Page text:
Art, Community, and Social Activism

By: Mark Davenport  

Vera B. Williams, the self-proclaimed “ambassador for children,” is best known today for her 40-year career as a successful and widely acclaimed children’s author and illustrator, for which she was recognized in 2009 as a winner of the prestigious NSK Neustadt Prize for Children’s Literature and as a 2004 U.S. nominee for the international Hans Christian Andersen Award, the highest honor bestowed on creators of children’s books. Very little has been written about her life or career, however, especially her childhood years as a student of the pioneering art therapist Florence Cane or her college years at Black Mountain College working under master colorist Josef Albers, her esteemed mentor. Less still, is known about her role in the formation of the Gatehill Cooperative, an intentional community founded in 1954, 30 miles north of New York City, by some of the most influential creative figures of the twentieth century – all former faculty or students at Black Mountain College. At Gatehill, Williams designed a series of brilliant covers for Liberation Magazine, one of the most outspoken publications for humanitarian issues, civil rights, and the anti-war movement during the 1950s to the mid–1960s. She also became a leader in staging major anti-war demonstrations in New York City, including the so-called “Balloon Happening,” at Grand Central Station, that became a model for activists Abbie Hoffman and Jerry Ruben. Drawing on extensive research, personal interviews, and illustrated through an exclusive collection of archival photographs, this paper documents the activities of this extraordinary figure.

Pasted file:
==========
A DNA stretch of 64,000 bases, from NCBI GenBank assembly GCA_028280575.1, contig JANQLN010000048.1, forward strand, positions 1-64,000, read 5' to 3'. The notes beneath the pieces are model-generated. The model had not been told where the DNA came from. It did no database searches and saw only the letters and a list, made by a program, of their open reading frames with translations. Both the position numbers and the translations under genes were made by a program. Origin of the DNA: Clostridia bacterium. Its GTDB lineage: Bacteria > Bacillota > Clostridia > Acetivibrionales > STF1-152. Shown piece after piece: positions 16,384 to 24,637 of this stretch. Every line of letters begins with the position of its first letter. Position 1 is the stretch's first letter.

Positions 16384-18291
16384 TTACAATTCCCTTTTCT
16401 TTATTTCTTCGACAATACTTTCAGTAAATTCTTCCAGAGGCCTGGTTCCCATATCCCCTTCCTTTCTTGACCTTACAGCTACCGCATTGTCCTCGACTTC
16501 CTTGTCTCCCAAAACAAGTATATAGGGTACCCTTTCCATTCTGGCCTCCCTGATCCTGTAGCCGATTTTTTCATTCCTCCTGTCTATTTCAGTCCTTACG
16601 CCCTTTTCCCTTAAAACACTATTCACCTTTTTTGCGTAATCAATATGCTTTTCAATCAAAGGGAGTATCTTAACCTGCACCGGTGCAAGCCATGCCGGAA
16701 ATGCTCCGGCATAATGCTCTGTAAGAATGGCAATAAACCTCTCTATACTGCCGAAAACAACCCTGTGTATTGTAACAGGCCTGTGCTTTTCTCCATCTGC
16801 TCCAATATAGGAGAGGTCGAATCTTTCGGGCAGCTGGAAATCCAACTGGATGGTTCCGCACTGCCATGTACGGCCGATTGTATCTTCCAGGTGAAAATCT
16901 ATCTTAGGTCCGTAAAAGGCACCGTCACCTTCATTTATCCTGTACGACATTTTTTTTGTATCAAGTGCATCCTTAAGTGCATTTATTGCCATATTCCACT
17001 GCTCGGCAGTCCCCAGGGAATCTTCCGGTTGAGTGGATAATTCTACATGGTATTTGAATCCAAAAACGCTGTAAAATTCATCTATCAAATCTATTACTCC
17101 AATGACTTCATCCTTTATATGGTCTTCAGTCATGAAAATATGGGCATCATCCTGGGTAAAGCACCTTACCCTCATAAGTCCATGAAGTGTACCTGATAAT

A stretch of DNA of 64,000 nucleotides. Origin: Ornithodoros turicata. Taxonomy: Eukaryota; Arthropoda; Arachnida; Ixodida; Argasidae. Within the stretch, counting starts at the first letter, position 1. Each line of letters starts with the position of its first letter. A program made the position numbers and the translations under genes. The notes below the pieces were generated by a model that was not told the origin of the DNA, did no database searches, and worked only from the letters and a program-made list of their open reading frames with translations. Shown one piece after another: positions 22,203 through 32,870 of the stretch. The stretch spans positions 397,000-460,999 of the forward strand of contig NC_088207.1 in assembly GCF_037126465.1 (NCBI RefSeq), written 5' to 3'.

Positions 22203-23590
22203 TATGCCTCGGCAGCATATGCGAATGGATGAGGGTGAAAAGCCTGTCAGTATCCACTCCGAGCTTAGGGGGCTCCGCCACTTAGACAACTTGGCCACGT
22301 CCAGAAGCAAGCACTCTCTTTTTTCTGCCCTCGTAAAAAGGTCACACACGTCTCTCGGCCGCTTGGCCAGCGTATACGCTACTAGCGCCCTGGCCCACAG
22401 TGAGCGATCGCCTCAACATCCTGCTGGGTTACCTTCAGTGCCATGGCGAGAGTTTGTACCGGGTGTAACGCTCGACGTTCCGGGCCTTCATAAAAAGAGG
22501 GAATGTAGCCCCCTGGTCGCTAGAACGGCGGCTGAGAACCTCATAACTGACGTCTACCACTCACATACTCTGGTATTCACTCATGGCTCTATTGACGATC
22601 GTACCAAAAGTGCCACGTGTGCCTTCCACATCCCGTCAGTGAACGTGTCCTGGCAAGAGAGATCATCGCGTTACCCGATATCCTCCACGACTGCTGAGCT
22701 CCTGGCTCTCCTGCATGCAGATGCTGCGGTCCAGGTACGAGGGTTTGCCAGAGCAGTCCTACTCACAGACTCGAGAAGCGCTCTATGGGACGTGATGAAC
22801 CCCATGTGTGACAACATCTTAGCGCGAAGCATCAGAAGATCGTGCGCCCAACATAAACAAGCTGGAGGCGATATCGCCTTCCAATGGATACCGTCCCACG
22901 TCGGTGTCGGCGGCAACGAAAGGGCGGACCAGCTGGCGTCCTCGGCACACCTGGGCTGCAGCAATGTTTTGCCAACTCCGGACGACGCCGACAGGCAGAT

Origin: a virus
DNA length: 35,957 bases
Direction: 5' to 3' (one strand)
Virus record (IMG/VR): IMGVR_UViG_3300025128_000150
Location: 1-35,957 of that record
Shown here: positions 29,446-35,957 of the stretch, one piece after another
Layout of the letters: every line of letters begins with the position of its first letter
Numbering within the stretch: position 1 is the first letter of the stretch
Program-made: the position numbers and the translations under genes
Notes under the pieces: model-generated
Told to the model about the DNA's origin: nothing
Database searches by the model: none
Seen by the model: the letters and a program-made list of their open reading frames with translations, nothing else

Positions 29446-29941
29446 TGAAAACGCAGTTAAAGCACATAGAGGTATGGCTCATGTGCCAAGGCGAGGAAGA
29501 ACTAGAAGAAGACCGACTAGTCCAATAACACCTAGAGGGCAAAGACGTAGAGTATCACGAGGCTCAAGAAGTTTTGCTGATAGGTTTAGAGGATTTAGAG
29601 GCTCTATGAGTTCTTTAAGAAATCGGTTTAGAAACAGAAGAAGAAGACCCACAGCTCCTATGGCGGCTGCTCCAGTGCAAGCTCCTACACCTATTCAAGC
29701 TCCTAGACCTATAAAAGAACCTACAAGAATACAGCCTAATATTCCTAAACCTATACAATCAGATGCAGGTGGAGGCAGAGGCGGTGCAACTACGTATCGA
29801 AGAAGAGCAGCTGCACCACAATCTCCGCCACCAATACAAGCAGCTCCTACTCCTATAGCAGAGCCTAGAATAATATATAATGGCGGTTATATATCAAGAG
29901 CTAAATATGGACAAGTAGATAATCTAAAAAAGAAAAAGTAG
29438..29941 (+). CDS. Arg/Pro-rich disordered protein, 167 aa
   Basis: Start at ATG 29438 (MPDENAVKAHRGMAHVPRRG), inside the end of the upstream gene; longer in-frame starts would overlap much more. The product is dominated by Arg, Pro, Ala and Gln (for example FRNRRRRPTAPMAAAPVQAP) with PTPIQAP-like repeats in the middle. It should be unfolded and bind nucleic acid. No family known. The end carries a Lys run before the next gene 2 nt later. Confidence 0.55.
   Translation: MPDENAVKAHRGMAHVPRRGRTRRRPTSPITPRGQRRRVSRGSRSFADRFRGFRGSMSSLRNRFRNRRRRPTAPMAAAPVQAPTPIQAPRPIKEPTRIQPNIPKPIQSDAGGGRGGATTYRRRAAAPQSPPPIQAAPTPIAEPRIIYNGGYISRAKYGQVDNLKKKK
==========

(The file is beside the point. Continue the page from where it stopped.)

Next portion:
Politics of Art, Community Arts, Arts Pedagogies, Creativity
The Arts in Social, Political, and Community Life
Paper Presentation in a Themed Session

Dr. Mark Davenport

Professor/Chair, Fine & Performing Arts, Regis University, United States
United States